Health secretary Matt Hancock has ordered a review of the long-term treatment of people with learning disabilities or autism.
Mr Hancock has asked hospital inspectorate the Care Quality Commission (CQC) to open an urgent investigation into practices including the use of seclusion and segregation of patients within secure hospitals.
The health secretary’s intervention comes after coverage of the treatment of more than 2,300 people with autism or a learning disability currently detained in secure hospitals, known as Assessment and Treatment Units (ATUs), since 2015.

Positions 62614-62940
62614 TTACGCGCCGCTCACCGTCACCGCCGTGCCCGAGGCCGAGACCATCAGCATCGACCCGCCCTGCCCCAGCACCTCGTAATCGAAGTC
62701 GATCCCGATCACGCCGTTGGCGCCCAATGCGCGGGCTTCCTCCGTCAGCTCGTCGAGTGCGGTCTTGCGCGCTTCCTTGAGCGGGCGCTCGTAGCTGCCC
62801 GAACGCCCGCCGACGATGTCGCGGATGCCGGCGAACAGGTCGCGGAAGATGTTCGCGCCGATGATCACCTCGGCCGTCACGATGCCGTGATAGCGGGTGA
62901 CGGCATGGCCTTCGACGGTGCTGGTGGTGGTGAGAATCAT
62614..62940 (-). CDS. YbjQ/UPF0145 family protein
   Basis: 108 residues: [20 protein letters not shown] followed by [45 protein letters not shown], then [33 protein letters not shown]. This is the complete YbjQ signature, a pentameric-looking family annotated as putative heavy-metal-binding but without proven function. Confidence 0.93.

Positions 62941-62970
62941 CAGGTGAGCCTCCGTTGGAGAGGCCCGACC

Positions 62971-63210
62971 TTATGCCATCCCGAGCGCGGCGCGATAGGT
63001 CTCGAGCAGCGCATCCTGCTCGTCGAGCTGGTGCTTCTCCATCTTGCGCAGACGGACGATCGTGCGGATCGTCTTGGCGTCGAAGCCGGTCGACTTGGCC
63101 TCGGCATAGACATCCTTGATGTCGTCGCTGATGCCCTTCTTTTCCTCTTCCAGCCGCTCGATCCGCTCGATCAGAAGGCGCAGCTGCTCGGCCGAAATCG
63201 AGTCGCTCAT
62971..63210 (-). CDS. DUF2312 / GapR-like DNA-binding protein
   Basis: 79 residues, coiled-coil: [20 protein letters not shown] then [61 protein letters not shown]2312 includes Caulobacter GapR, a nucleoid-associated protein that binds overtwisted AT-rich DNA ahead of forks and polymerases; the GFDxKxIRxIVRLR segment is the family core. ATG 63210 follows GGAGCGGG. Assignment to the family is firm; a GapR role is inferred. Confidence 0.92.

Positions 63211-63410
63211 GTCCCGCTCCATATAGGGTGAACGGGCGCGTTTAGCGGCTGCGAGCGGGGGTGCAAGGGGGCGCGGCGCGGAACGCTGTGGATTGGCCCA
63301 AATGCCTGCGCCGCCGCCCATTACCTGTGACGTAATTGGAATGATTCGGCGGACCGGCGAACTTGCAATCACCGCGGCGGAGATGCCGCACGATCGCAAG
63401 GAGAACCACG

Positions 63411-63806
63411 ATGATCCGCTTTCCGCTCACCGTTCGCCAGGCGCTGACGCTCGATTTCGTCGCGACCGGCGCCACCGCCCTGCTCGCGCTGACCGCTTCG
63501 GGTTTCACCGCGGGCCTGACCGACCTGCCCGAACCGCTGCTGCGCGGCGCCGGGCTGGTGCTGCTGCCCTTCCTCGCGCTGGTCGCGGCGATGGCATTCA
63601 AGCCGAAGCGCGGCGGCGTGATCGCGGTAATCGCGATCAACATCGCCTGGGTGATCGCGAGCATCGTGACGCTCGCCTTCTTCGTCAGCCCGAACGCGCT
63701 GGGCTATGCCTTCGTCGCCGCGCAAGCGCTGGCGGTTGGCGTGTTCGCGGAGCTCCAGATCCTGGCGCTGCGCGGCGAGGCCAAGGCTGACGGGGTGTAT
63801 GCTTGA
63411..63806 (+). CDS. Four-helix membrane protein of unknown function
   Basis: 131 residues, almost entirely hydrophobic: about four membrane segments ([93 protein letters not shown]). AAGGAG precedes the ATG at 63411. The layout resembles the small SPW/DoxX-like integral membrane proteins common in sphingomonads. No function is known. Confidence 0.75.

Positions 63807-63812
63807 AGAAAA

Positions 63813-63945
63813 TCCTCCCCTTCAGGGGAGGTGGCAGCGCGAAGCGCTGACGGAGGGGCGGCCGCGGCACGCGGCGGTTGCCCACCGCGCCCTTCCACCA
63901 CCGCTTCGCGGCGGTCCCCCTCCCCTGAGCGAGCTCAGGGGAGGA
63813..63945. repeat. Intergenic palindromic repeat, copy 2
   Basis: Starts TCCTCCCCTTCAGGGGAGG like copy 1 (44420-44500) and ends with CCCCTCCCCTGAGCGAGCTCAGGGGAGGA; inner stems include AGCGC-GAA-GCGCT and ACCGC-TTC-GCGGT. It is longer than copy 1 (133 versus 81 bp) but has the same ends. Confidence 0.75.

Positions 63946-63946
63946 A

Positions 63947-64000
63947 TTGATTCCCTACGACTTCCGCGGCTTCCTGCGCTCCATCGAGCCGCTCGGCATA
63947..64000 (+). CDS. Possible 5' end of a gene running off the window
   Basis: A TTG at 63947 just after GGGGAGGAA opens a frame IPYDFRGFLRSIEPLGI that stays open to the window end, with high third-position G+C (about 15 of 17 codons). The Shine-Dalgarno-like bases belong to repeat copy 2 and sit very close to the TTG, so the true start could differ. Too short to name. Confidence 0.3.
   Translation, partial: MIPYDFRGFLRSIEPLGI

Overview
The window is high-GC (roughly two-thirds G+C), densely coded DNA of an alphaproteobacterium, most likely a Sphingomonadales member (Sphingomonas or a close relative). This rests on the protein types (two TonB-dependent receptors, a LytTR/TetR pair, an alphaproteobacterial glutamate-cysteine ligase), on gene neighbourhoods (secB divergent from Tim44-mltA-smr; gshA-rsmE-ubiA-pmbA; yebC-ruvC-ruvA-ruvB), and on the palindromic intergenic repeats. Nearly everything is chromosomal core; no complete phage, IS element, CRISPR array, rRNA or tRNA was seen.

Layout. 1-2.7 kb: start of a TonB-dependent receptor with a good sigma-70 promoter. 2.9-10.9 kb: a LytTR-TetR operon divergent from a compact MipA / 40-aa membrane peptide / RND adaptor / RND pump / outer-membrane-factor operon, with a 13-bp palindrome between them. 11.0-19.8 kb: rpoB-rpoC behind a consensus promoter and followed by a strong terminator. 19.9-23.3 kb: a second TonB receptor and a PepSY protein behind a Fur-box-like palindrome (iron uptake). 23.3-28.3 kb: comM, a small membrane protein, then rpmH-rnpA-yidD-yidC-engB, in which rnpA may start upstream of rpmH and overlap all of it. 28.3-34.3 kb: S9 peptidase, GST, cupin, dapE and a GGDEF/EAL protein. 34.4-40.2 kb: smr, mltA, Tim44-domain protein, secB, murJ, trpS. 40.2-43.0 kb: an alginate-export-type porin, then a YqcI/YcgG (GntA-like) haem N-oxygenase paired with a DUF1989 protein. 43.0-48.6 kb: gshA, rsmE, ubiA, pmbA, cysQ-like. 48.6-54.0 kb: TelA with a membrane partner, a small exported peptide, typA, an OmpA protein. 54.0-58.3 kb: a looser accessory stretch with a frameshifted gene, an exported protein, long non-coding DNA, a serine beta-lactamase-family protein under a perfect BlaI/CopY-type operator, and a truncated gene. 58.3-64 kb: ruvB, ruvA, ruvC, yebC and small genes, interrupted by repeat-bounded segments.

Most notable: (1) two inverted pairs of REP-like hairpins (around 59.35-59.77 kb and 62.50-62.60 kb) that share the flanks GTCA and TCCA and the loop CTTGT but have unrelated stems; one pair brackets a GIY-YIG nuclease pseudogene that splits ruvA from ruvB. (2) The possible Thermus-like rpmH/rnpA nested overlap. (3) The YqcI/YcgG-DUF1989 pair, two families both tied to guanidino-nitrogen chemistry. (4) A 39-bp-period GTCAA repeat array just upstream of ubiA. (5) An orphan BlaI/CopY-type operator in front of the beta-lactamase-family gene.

Earlier this week a Sky News investigation revealed that at least 40 people have died while admitted to an ATU in the last three-and-a-half years.
It also exposed the plight of one man who has spent 18 years detained in an ATU 100 miles from his parents’ home to which he was originally admitted for just nine months.
Mr Hancock is known to have been particularly concerned at the case of a 17 year-old girl kept in seclusion in an ATU, whose father is only able to communicate with her through a hatch when he visits.
He has ordered an urgent NHS England review of her case, and following a meeting with her father, who has detailed her treatment on social media, has ordered the CQC to look at practices in the sector.